Back when the architects working on Tiffany Riggle’s own house asked her to show the project to other clients, it took her by surprise. Up until then, she deemed her deft hand with interiors an occupational hazard, a language acquired through years as a retail buyer who just cultivated a personal passion. To trained eyes, though, her work asserted “professional caliber.” With encouragement from her husband, comedian Rob Riggle, Tiffany started to sign clients of her own, and a career was launched.

Missed last night’s FYI premiere? Catch Tiffany’s episode again on Saturday, May 25, at 9:00AM on A&E.

Today, as a practicing designer, learning spaces and translating their possibilities are Tiffany’s expertise. In this episode of Working The Room, she turned a would-be, slapdash man cave into a multipurpose space with a Moroccan influence that mirrors fellow Tiffany and Chase’s existing flow—and evolves it, with selections from Sotheby’s Home.

“My biggest design secret is knowing a client’s aesthetic and designing most of the home in that style…then incorporating a different style in 15-20% of the design. For example, using contemporary light fixtures in a traditional design updates the space while adding a dynamic that keeps it from looking stagnant.”

For homeowner Tiffany, part of the struggle was prying the erstwhile garage from her husband, Chase, who’d christened it “The Chase Lounge”—placard and all. Neither he nor his 9-foot pool table would be easily evicted, no matter how much Rob, the project’s designated “assistant,” lobbied for them. Thanks to designer Tiffany’s eye for marrying form and function, a combination pool/dining table delivered the play factor.

“When I was just starting out and living in New York City, my first apartment was a 350-square-foot studio. I earned a Ph.D. in creative, hidden storage. Rooms designed without storage incorporated into them is the most common mistake I encounter.”

This eye-catching SHO Modern armoire is made of hammered metal and features adjustable shelves and bottom drawers. It is every bit as storage savvy as it is stylish.

“Many ‘unsightlies’ are part of living…chargers, TV components, paperback books, etc. A closed cabinet instead of open shelving, a storage ottoman in lieu of a coffee table, or replacing an open console with a sideboard  will go a long way to preserve the integrity of a beautiful room.”

To integrate the couple’s North African-inspired aesthetic, designer Tiffany opted for strategic decorative touches as a nod to their interiors.

Little textile works of art, like these custom hand-loomed, silk-velvet throw pillows by Metrohouse Designs, instantly energize a neutral sofa or armchair.

“Sotheby’s Home is a terrific source for one-of-a-kind items,” Tiffany shared, “and placing each carefully selected item in a newly designed room is always my favorite part.”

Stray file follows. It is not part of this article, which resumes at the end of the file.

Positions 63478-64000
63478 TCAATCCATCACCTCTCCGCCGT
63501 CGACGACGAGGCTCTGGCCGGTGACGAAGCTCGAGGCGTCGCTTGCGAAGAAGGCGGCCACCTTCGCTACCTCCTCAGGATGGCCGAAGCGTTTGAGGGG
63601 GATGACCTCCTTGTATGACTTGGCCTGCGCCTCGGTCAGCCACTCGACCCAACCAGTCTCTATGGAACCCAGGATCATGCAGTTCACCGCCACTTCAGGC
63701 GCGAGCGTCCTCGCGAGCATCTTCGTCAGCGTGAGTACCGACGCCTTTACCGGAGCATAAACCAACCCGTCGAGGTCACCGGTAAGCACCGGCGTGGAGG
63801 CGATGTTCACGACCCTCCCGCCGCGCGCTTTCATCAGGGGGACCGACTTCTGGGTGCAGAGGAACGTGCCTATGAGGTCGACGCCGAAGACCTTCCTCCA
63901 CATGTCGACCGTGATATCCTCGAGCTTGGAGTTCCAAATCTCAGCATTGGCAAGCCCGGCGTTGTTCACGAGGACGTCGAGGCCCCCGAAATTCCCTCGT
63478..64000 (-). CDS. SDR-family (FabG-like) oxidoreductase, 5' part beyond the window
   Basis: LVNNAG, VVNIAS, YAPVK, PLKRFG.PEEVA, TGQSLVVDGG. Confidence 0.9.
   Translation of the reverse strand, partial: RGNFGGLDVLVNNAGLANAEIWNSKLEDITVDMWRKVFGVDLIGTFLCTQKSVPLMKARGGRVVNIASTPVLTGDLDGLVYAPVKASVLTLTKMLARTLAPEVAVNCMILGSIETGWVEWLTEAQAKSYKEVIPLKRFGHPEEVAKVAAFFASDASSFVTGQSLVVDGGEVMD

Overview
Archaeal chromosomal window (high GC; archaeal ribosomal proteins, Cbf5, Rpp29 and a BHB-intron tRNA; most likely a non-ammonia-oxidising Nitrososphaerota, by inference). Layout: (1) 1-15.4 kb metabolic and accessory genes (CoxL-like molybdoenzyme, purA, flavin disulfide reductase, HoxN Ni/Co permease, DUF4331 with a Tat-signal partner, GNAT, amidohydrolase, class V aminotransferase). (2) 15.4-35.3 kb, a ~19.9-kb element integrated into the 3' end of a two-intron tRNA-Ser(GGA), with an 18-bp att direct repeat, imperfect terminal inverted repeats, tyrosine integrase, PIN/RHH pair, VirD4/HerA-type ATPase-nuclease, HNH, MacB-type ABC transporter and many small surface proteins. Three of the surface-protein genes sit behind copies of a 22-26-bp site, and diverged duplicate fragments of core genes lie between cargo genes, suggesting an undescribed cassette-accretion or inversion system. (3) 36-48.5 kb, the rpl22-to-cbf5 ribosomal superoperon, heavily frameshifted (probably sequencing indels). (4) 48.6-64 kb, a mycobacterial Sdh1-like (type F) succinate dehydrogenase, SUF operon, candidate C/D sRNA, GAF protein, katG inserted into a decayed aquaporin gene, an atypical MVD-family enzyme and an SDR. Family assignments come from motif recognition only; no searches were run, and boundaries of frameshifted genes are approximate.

The pièce de résistance, however, was replacing the rolling garage door with a moving wall of insulated glass. “Oh my god, I see a bright, happy room!” were the first words homeowner Tiffany spoke upon the big reveal. What was once a gloomy, cramped outbuilding was transformed into an expanse of both light and square footage, opening up the furniture options to outfit and bring it further to life.

“The time frame in which we were able to complete everything was quite surprising,” designer Tiffany remarked. The key to turning it around efficiently? An emphasis on due diligence. “Having a full grasp of a client’s intent is paramount. I start working on the floor plan right away, especially in a room they’re asking to be multifunctional.”

To fulfill Chase’s desire for a tangible lounge feel, Tiffany opted for seating “with good bones and solid wood frames. Sturdy and won’t wobble when pushed.”

“This is much nicer than what I had,” admitted Chase. “Brilliant.”

As Tiffany noted, a single-cushion couch is a seamless way to increase seating. This Donghia sofa was selected for its timeless American design, while a set of minimalist Scandinavian chairs add clean lines and efficient design.

Finally, a touch of the outdoors for the new outdoor abode. “Bringing in nature adds texture, life, and a bit of essential asymmetry. Incorporating organic items such as agate slices, geodes, live-edge and root furniture, plants, etc., grounds any design and gives it warmth.”

The result? A clean, invigorated space that melds Chase’s wish for an area to relax with his wife Tiffany’s dream of an updated, secondary room.

Lamps mounted on rock crystal shards and an ebonized wood base are a distinctive accent in an eclectic interior.

About the show: Working The Room is an innovative new home makeover series, that follows highly regarded interior designers, as they come to the rescue of overwhelmed clients to make over a room in desperate need of transformation. Featuring the unique talents of Nathan Turner, Mat Sanders, and Tiffany Riggle, Working The Room brings to life each designer’s creative process, including how they choose items to help anchor each reimagined space from Sotheby’s Home

Tune in to FYI on Thursday, May 23, at 9:00PM EST, and to A&E on Saturday, May 25, at 9:00AM EST, to watch Tiffany Riggle’s episode of Working The Room!

Stay up to date on all things Working The Room by following along on FYI and A&E, and by checking out exclusive behind-the-scenes coverage on Sotheby’s Home’s YouTubeInstagram, and Working The Room online hub.

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